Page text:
By Susan Adams Delaney
The ICC website defines integrative learning as “the process of making connections among concepts and experiences so that information and skills can be applied to novel and complex issues or challenges.” In other words, integrative learning seeks to enable the transfer of strategies and ideas from one context to another. We want students, for example, to be able to take what they’ve learned in Academic Writing I to assist them in understanding and composing arguments in a politics class, or to take the concepts learned in macroeconomics and use them to make sense of complex problems in an advanced business seminar. So how can we structure opportunities that will facilitate this kind of integrative thinking? How can we encourage students to think reflectively, to pause in the learning process to assess prior learning and to make connections?
Those are the questions several of us sat down to consider last fall at a CFE workshop. We defined key concepts and discussed in-class activities and larger assignments. We also talked about the resistance we sometimes face from our students, who (like us) often seek the most expedient path from question to answer.
What is “reflective thinking”?
The kind of reflection we’re talking about here is more than a casual glance in the mirror—it’s a challenging intellectual task: it requires the thinker to look back at his or her own work or experience and to describe, analyze, and assess. Carol Rodger’s reconsideration of Dewey’s work on reflective thinking (2002) attempts to clarify his influential (but she warns, often complex and misinterpreted) ideas, identifying four key components:
- Reflection is a meaning-making process that moves a learner from one experience into the next with deeper understanding of its relationships with and connections to other experiences and ideas. [….]
- Reflection is a systematic, rigorous, disciplined way of thinking [….]
- Reflection needs to happen in community, in interaction with others.
- Reflection requires attitudes that value personal and intellectual growth [….] (845)
Reflective thinking, then, is what makes real learning possible. It allows us to connect ideas in order to build more complex understanding. As part of the learning process, it’s a social activity, a sharing of ideas.
What does it look like in our classes?
Reflective thinking begins any time we pause to talk about what we’ve learned and what that means. That is, we’re starting to think reflectively when our classes review an idea and then connect it to another idea, when we do the metacognitive work of asking, “What are the implications of this?” “What are the underlying assumptions of this idea?” “Where else have I heard or read something like this?”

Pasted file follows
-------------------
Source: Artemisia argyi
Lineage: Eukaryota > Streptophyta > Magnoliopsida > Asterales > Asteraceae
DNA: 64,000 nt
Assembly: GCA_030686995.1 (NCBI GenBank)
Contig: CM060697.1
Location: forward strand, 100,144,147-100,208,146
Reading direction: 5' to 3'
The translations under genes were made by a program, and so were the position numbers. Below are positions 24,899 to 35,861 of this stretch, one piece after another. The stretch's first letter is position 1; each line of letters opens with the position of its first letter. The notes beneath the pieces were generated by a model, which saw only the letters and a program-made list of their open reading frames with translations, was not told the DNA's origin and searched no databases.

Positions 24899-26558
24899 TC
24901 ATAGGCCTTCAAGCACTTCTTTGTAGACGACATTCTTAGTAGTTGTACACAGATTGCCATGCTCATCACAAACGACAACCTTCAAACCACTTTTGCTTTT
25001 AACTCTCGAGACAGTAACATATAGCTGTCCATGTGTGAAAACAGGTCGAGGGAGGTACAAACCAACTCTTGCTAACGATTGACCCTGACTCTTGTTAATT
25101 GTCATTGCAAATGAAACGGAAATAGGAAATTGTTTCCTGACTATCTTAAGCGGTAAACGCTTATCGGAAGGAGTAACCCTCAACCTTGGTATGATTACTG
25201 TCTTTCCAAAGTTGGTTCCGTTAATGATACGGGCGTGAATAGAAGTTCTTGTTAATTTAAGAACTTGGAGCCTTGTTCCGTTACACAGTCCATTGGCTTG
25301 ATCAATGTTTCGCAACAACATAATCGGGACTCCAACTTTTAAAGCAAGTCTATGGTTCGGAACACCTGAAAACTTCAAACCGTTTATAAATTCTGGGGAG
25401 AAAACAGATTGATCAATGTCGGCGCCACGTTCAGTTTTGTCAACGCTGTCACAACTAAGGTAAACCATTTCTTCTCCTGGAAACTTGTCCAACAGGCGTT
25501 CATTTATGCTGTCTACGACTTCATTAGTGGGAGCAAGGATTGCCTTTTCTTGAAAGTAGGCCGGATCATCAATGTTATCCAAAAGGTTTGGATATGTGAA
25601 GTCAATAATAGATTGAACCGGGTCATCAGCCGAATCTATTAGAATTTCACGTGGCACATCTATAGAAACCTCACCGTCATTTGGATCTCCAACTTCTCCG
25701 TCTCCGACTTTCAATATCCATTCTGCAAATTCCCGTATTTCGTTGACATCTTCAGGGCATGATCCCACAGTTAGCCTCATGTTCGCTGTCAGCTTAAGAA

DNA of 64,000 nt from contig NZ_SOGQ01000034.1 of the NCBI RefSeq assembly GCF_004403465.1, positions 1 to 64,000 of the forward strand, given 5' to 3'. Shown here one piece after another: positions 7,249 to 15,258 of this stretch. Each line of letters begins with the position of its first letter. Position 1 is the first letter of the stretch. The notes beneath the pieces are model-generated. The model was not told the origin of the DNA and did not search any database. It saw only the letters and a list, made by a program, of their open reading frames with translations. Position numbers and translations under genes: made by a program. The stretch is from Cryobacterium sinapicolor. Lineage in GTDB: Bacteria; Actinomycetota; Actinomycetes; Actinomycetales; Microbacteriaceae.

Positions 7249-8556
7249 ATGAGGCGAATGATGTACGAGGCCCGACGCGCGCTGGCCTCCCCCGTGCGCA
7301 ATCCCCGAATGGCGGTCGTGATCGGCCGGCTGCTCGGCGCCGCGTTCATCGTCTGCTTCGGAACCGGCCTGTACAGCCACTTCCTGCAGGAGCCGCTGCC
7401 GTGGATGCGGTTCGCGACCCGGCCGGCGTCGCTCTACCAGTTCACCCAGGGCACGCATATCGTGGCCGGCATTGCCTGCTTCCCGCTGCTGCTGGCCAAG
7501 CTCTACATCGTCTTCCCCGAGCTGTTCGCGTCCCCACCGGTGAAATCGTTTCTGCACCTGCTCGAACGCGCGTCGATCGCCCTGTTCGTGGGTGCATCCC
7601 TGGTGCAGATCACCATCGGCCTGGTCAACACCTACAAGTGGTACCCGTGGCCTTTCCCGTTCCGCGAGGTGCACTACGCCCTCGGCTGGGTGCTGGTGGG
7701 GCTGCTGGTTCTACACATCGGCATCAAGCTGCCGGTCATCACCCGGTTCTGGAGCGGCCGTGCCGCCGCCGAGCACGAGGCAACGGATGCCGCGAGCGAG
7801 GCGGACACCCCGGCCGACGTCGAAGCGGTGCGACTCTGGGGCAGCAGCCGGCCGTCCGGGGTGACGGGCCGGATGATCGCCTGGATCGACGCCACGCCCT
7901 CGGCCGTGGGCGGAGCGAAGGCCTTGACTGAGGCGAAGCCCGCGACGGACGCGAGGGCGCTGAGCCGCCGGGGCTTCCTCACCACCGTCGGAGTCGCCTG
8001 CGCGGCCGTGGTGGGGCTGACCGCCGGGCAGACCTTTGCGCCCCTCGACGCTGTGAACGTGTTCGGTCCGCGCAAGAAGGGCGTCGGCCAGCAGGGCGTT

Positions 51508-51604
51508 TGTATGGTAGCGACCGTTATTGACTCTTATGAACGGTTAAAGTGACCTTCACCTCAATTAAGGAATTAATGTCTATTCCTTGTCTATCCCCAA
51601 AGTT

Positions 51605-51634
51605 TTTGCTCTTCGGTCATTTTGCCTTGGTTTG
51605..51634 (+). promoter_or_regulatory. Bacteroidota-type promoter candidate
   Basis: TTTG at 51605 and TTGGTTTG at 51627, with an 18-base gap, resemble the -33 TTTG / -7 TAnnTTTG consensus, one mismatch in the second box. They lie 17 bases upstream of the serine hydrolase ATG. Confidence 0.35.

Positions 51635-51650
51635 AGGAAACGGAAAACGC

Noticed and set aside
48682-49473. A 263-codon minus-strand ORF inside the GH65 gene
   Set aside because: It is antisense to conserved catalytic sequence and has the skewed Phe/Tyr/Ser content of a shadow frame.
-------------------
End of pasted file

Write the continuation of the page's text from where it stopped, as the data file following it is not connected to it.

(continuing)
To make this more “systematic” and “rigorous,” we can make these kinds of activities a regular part of our classes by using writing activities. Having students write for a few minutes in response to a specific prompt can help them make connections, either at the beginning or end of class discussion. Students can then periodically review what they’ve written to identify patterns or changes in their thinking and learning.
A questionnaire that students submit with a larger assignment can encourage them to identify the particular strategies and concepts they employed in completing that project. Here again students are making those integrative learning moves so important to learning transfer.
What do we do when students’ thinking stays at the surface level?
When we meet resistance from students, it’s important to first respond by affirming the concerns students raise. Yes, this is additional intellectual labor. Yes, this is complex and challenging. Having acknowledged this, then we can help them to understand reflecting thinking matters and how it can make them more effective students and problem-solvers.
The big picture view recognizes that reflective thinking helps to create a smarter and wiser community, one that encourages collaboration and civic responsibility. Students, juggling multiple courses with competing deadlines alongside personal obstacles, may not be swayed by the big picture argument. Research, however, demonstrates that reflection helps cement new ideas and skills and help students to use their time more effectively (Fondas; DiStefano et al.). That’s information that students may find persuasive!
As Skott Freedman explains in his article on the use of self-reflection by graduate students in Speech-Language Pathology,
students at all levels need to hear “that these exercises should not be viewed as yet another ‘requirement’ […], but rather a tool which can significantly improve one’s clinical skills” (380).
He even encourages supervisors to offer their own examples of self-reflection as models, and I’d suggest faculty should similarly consider sharing their own reflective thinking activities with their classes.
Di Stefano, Giada, et al. “Learning by Thinking: Overcoming the Bias for Action through Reflection.” Harvard Business School NOM Unit Working Paper No. 14-093. March 29, 2015. Web. January 13, 2016. <http://ssrn.com/abstract=2414478>
Fondas, Nanette. “Study: You Really Can ‘Work Smarter, Not Harder.'” The Atlantic. May 15, 2014. Web. January 13, 2016. <http://www.theatlantic.com/education/archive/2014/05/study-you-really-can-work-smarter-not-harder/370819/>
Freedman, Skott E. “Repaving the One-way Street: Self-Reflection in Speech-Language Pathology.” Work 44 (2013): 379-380. Web. January 15, 2015.
Rodgers, Carol. “Defining Reflection: Another Look at John Dewey and Reflective Thinking.” Teachers College Record 104.4 (June 2002): 842-866. Web. August 15, 2015.